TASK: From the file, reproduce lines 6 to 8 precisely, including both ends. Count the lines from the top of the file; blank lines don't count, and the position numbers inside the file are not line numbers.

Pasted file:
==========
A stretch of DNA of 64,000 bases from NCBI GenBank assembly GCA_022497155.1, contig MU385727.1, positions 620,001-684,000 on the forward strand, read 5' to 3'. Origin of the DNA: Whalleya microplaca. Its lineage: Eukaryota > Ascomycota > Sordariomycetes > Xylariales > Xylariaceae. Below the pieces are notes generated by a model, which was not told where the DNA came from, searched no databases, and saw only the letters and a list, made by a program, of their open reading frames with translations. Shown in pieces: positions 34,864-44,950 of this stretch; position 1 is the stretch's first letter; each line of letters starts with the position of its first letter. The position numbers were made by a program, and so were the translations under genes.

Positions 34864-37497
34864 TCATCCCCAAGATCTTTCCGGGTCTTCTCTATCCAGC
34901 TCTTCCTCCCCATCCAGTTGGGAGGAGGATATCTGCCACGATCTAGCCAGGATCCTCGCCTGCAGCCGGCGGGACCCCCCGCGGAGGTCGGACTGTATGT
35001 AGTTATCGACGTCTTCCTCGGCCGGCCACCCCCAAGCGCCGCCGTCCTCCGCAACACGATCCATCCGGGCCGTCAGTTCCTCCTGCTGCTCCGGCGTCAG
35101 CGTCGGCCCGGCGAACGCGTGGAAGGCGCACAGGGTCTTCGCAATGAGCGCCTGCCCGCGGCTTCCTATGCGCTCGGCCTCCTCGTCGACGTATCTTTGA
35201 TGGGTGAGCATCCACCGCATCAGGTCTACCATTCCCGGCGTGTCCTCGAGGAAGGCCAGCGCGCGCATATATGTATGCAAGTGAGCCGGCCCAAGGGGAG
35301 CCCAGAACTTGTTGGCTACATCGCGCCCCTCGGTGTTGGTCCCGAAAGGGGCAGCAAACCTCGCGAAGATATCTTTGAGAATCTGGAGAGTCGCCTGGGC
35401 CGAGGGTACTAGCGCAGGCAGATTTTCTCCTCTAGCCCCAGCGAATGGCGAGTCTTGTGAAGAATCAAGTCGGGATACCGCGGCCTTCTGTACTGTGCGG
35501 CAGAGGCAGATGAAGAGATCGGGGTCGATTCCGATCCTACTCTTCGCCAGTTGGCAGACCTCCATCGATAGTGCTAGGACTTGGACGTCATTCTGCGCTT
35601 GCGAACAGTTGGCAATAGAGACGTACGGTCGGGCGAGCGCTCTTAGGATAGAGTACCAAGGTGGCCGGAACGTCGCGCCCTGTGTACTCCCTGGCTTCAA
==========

35101 CGTCGGCCCGGCGAACGCGTGGAAGGCGCACAGGGTCTTCGCAATGAGCGCCTGCCCGCGGCTTCCTATGCGCTCGGCCTCCTCGTCGACGTATCTTTGA
35201 TGGGTGAGCATCCACCGCATCAGGTCTACCATTCCCGGCGTGTCCTCGAGGAAGGCCAGCGCGCGCATATATGTATGCAAGTGAGCCGGCCCAAGGGGAG
35301 CCCAGAACTTGTTGGCTACATCGCGCCCCTCGGTGTTGGTCCCGAAAGGGGCAGCAAACCTCGCGAAGATATCTTTGAGAATCTGGAGAGTCGCCTGGGC